Looking after oil paintings

When in possession of a work of art, there is an implied sense of responsibility. There is no passive disposition in this regard – one must be proactive and diligent. Ultimately it is about duty: to yourself, to the artist and to all potential future owners and observers.

Therefore, when it comes to looking after oil paintings, the rules are the same as with any other work executed with other materials, which is to say handle with care and know your stuff.

Oil is, by its nature, one of the most sensitive paints used by artists, and by virtue of this, liable to degrade or damage much more quickly and easily than if a work were composed out of acrylic or watercolour.

How to handle

These guidelines can sound rather self-explanatory, but you’d be surprised how often works of art can be mishandled.

The golden rules are never touch the surface of a painting if it is unvarnished – in the art world this is a major travesty. There should be no real reason why such a requirement would arise, however, if, for whatever reason it is necessary, then do so with non-greasy, sweaty and dirty hands.

When moving a work of art, think beyond the canvas – the frame is an extension of the painting, and can often be neglected. If you are transporting a piece yourself, ensure that when it comes to putting down a frame there is suitable padding in place.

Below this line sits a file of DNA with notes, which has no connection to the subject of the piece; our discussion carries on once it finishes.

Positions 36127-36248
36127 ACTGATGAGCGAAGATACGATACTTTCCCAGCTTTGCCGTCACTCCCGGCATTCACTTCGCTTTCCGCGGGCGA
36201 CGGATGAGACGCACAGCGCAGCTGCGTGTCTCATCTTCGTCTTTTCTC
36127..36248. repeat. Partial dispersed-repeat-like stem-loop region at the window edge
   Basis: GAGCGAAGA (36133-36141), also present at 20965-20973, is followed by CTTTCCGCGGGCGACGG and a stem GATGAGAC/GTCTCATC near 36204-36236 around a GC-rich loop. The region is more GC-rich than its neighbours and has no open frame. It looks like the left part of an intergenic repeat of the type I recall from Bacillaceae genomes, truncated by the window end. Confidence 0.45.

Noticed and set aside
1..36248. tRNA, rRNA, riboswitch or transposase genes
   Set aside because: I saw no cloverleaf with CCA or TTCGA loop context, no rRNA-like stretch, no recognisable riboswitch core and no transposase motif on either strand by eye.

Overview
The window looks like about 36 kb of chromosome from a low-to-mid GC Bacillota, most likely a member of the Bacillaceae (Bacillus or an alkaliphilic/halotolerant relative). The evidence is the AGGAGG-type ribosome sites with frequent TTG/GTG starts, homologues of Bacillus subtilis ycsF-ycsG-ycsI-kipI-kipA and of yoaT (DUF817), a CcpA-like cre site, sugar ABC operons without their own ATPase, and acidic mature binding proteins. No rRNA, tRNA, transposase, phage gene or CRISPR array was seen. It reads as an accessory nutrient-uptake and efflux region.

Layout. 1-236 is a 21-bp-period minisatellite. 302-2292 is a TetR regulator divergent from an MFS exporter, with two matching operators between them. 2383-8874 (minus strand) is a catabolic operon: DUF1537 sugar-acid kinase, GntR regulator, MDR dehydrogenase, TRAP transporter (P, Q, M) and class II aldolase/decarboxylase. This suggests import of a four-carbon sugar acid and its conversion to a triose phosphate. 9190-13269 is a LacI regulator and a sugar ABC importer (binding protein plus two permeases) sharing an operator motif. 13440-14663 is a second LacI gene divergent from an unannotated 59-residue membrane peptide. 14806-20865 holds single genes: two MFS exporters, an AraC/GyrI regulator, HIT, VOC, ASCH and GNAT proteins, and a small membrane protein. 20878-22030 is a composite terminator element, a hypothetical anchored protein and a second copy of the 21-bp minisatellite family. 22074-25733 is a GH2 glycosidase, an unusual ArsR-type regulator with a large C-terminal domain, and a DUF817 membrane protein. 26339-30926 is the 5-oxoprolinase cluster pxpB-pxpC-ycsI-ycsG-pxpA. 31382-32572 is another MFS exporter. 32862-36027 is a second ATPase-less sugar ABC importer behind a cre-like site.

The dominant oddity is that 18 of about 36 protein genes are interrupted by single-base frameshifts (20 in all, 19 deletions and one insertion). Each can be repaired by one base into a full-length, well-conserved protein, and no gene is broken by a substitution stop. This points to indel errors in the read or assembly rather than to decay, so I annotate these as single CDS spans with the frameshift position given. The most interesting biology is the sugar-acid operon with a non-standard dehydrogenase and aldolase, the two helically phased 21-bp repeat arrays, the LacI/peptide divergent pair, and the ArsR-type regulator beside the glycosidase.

The other alternative is for you to hire professionals, who will have the experience and expertise necessary for ensuring works are safely handled. Click here for one such company.

How to display

While you may have in mind a specific place for your work of art, if it is located in a space that is unsuitable. Paintings are naturally sensitive to light and overexposure can be harmful and hasten its decline.

This applies to both natural and artificial lighting – the brighter the light, the deeper the residual impact. Therefore, oil paintings should be displayed in low-light rooms, and certainly in spaces where direct sunlight is minimal. Consult with experts about your particular work.

Also, when it comes to environment, the space has to be as “natural” as possible. You can’t really hang a work of art in a kitchen or bathroom, nor expose it to airborne pollutants. It has to be treated with respect, especially if the price you’ve paid for it is substantial and the work in question is artistically valuable.

How to clean

This might surprise many, but you can take charge in cleaning your oil painting. It is extremely risky though, especially if the piece is old and you lack knowledge about cleaning techniques.

If you are going to take on this duty, the advice is for the painting to be dusted. A clean, soft-bristled brush or a lint-free silk cloth is recommended. The technique is simply a reserved, gentle approach.

Never blow dust away with air from your mouth. This will shower the work with minute particles, which may be unobservable to the naked eye, but nonetheless full of harmful potential.

However, for the most part, cleaning should really be left to experts. This doesn’t have to be often and if the work is framed behind a pane of glass – highly recommended – then there isn’t a direct need for this to happen on a regular basis.